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  • THESIS

    ANAEROBIC DIGESTION OF ORGANIC WASTES:

    THE IMPACT OF OPERATING CONDITIONS ON HYDROLYSIS EFFICIENCY

    AND MICROBIAL COMMUNITY COMPOSITION

    Submitted by

    Laura Paige Griffin

    Department of Civil and Environmental Engineering

    In partial fulfillment of the requirements

    For the Degree of Master of Science

    Colorado State University

    Fort Collins, Colorado

    Summer 2012

    Masters Committee:

    Advisor: Susan K. De Long

    Sybil Sharvelle

    Mary Stromberger

  • ii

    ABSTRACT

    ANAEROBIC DIGESTION OF ORGANIC WASTES:

    THE IMPACT OF OPERATING CONDITIONS ON HYDROLYSIS EFFIENCY AND

    MICROBIAL COMMUNITY COMPOSITION

    Anaerobic digestion (AD) is an environmentally sustainable technology to

    manage organic waste (e.g., food, yard, agricultural, industrial wastes). Economic

    profitability, however, remains a key barrier to widespread implementation of AD for the

    conversion of specific feedstocks (e.g., manure, the organic fraction of municipal solid

    waste (OFMSW), and agricultural residue) to energy. Specifically, high capital and

    operating costs and reactor instability have continually deterred the use of AD. In order to

    develop AD systems that are highly efficient and more cost-effective, it is necessary to

    optimize the microbial activity that mediates the digestion process. Multi-stage AD

    systems are promising technologies because they allow for separate process optimization

    of each stage and can enable processing of high-solids content waste. Leachate is

    recycled through the system, which reduces heating and pumping costs, as well as

    conserving water. The leachate recycle, however, leads to an increase in ammonia and

    salinity concentrations. At this time, the impact of reactor conditions (ammonia and

    salinity concentrations) on hydrolysis is not well understood. As hydrolysis is one rate-

    limiting step of the process in the conversion of refractory wastes (e.g., lignocellulosic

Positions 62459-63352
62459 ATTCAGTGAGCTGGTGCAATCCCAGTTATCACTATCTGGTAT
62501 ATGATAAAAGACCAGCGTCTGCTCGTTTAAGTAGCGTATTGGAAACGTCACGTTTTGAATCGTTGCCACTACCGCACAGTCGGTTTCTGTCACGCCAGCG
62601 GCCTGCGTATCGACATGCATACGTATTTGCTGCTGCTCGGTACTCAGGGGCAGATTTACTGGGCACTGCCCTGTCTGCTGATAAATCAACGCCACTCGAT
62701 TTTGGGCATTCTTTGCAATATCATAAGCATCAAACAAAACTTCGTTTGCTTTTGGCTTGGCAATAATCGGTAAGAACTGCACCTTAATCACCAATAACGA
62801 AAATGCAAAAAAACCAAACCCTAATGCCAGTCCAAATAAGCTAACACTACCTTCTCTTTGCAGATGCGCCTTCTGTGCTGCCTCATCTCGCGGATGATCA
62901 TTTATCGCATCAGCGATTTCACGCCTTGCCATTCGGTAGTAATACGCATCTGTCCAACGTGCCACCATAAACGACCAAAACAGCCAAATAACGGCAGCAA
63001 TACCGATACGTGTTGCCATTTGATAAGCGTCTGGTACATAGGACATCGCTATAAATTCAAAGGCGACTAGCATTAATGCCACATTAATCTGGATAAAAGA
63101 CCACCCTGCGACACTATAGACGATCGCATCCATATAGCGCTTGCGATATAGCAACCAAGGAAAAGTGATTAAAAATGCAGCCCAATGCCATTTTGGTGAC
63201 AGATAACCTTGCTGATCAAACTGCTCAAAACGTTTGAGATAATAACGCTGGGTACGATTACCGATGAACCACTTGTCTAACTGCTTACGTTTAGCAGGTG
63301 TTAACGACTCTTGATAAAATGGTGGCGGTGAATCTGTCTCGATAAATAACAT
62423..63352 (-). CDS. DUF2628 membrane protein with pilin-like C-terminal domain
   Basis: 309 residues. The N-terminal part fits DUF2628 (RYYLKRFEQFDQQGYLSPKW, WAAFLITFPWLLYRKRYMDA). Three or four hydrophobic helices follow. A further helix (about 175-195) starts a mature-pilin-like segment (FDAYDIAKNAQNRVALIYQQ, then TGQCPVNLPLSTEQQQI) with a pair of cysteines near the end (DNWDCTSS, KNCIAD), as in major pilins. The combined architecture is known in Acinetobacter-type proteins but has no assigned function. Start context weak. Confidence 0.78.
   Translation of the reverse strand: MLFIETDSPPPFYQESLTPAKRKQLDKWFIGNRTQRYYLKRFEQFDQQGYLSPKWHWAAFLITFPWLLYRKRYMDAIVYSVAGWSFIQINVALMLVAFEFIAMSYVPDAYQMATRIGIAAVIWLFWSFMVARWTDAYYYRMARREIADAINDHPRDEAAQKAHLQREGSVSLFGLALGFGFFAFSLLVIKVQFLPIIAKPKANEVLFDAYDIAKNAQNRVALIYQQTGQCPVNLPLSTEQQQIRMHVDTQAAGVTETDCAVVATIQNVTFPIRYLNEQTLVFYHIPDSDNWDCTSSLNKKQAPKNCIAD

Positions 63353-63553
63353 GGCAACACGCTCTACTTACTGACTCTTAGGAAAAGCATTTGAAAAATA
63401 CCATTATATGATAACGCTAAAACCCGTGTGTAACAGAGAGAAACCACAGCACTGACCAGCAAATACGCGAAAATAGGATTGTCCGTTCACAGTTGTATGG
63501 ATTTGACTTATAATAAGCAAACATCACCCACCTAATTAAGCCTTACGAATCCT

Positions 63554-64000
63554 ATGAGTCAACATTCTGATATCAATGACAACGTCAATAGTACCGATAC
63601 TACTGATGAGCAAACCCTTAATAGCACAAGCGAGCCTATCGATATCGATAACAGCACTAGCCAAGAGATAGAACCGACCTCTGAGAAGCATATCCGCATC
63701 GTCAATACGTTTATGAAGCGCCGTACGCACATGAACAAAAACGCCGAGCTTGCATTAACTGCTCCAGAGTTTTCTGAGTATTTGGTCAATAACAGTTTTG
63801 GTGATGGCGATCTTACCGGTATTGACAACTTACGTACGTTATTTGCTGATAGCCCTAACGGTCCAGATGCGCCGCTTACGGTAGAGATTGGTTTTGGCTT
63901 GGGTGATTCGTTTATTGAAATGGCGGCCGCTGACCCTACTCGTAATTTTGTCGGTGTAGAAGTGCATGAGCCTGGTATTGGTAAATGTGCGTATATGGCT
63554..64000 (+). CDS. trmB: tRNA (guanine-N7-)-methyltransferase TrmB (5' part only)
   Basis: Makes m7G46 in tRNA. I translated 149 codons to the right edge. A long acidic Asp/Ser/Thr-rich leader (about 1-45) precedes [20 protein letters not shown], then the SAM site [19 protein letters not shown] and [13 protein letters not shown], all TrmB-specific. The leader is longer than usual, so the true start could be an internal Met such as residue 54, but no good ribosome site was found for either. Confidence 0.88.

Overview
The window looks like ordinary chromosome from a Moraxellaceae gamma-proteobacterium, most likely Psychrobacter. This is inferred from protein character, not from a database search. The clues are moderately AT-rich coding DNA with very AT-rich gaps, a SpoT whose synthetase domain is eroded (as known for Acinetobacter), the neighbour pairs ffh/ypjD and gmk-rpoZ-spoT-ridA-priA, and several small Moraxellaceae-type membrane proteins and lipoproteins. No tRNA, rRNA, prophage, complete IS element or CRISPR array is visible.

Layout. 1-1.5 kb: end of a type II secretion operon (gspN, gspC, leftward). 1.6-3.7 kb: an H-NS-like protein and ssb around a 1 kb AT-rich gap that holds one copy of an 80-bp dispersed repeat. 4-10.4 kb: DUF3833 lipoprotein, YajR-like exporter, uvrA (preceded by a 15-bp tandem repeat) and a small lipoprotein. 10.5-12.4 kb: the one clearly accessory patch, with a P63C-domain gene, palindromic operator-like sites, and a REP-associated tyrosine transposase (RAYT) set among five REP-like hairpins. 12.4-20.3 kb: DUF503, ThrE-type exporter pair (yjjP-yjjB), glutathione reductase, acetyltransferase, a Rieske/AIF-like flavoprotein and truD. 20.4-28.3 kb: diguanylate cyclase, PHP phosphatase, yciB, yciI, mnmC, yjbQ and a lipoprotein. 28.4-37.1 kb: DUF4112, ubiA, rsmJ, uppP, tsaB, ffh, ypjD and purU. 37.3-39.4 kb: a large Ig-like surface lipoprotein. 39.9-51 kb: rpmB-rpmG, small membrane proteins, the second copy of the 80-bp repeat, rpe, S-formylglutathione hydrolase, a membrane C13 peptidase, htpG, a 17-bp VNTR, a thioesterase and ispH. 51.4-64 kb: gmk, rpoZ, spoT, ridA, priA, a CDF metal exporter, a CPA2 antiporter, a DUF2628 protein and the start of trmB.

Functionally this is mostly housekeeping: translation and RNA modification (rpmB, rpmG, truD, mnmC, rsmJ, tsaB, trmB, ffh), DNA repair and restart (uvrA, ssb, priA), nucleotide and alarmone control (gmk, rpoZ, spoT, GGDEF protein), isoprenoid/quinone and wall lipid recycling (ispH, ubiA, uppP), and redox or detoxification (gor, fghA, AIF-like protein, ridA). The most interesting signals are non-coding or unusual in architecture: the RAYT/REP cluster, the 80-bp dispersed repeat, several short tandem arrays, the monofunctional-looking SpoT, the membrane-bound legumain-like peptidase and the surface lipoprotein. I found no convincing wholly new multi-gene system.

materials), optimization of hydrolysis has the potential to radically improve the economic

    profitability of AD. The specific objectives of this research were to: 1) determine the

    effects of operating conditions on hydrolysis efficiency for a variety of solid wastes

  • iii

    (manure, food waste, and agricultural residue); 2) determine hydrolysis kinetic

    parameters as a function of the operating conditions; and 3) identify characteristics of

    microbial communities that perform well under elevated ammonia and salinity

    concentrations.

    To this end, small-scale batch reactors were used to determine hydrolysis

    efficiency and kinetic rates. Initially, the AD sludge inoculum was exposed directly to the

    high ammonia and salinity concentrations (1, 2.5, 5 g Total Ammonia Nitrogen (TAN)/L

    and 3.9, 7.9, 11.8 g sodium/L) as would occur in a reactor treating organic waste with

    leachate recycle. Results demonstrated a need to acclimate, or adapt, the microorganisms

    to high concentrations, as methane generation was significantly inhibited with high

    concentrations. Thus, the organisms were acclimated for two to four months to these

    testing conditions. The batch studies were repeated, and results demonstrated substantial

    improvement in hydrolysis efficiency and methane generation. However, although

    differences in kinetic rates were not statistically significant, general trends in hydrolysis

    rates suggested that hydrolysis efficiency decreases with increased ammonia and salinity

    concentrations for a variety of feedstocks (i.e., manure, food waste, agricultural residue).

    Additionally, results demonstrated that acclimation was necessary to achieve optimal

    hydrolysis rates. Furthermore, microbial community composition changes in the inocula

    post-acclimation indicated that reactor inoculation could help improve tolerance to

    elevated levels of ammonia and salinity to minimize reactor start-up times and improve

    economic viability.

  • iv

    ACKNOWLEDGMENTS

    I would first like to thank my advisor Dr. Susan De Long for her wisdom, support,

    encouragement, and patience. She always found the time to help with the inevitable

    problems that arise during research, and her guidance was invaluable throughout my

    research experience. Additionally, I would like to thank Dr. Sybil Sharvelle, who

    continually provided insight, guidance, and advice throughout the entire process.

    I would also like to thank Dr. Mary Stromberger for her insightful comments on

    this manuscript and Dr. Kimberly Catton for kindly agreeing to take part in the defense. I

    would like to thank and acknowledge Emilie Lefevre and Lucas Loetscher for their